- We will do a search deal with Microsoft. Yahoo has lost the search game, and it is senseless for the company to throw more good money after bad. Yahoo will continue to maintain a significant if declining share of search queries for the next few years, but these can be monetized better with economies of scale, and the company can avoid mindless and expensive duplication of effort. Microsoft is great at engineering and desperately wants to show Google who’s boss. We’ll sell Yahoo’s search technology to Microsoft and do a multi-year revenue deal with them. And when it comes up for renewal, we will play Microsoft and Google off one another.
- We’ll step up Yahoo’s focus on content aggregation. Algorithms cannot create the best user experience for every application. Yahoo highest and best opportunity is to do what Tim Koogle used to talk about in the 1990s and Jerry has been suggesting over the past year: Become the first stop for anyone looking for an intelligent, organised view of the world. The company has made great strides in this effort over the past 14 years, but it has gotten distracted of late. We’ll fix that.
- We’ll increase Yahoo’s production of lightweight, high-velocity online content, through programs like TechTicker, blogs, fantasy sports leagues, etc. With a distribution platform that reaches 500 million global users a month, Yahoo can make a killing on low-cost content production. We will not turn Yahoo into the New York Times (which is a dying print business.) Instead, we will hire a few more folks from the New York Times and other excellent content-production companies (people who get the Internet). These folks will help edit, curate, and organise all the great content that’s already out there and produce some good original stuff. (But not TV shows or magazine articles. TechTicker works because it takes advantage of what the Internet can do better than other media, not because it tries to clone CNBC or a newspaper).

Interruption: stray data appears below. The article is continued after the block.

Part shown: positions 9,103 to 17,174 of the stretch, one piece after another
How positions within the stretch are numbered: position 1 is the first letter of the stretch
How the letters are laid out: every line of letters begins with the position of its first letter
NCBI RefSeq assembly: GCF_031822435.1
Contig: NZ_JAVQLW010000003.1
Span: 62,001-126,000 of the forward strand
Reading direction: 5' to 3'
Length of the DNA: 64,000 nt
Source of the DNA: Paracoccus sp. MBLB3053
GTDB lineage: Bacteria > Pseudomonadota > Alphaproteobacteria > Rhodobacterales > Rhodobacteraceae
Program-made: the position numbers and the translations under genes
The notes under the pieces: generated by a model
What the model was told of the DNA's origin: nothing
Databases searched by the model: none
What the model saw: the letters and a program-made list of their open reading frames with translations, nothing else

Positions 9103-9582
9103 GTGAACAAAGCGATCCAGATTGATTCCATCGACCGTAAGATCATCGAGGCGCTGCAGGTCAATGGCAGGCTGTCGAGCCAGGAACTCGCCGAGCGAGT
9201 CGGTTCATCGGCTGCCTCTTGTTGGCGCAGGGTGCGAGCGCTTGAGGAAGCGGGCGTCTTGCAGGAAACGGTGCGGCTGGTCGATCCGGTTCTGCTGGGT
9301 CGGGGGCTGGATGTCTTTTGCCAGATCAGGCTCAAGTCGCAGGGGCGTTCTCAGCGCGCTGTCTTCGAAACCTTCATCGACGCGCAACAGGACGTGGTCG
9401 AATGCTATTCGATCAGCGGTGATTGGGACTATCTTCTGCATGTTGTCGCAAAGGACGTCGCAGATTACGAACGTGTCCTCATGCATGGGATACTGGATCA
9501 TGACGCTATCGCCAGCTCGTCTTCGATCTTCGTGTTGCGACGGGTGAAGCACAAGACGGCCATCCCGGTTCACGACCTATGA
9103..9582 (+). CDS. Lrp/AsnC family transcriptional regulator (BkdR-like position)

- We will buy or build small consumer subscription businesses that produce content that people will pay for…and then we will plug them into Yahoo’s massive global distribution engine. In several years, we will build subscriptions into a major contributor to revenue, not the afterthought they are today.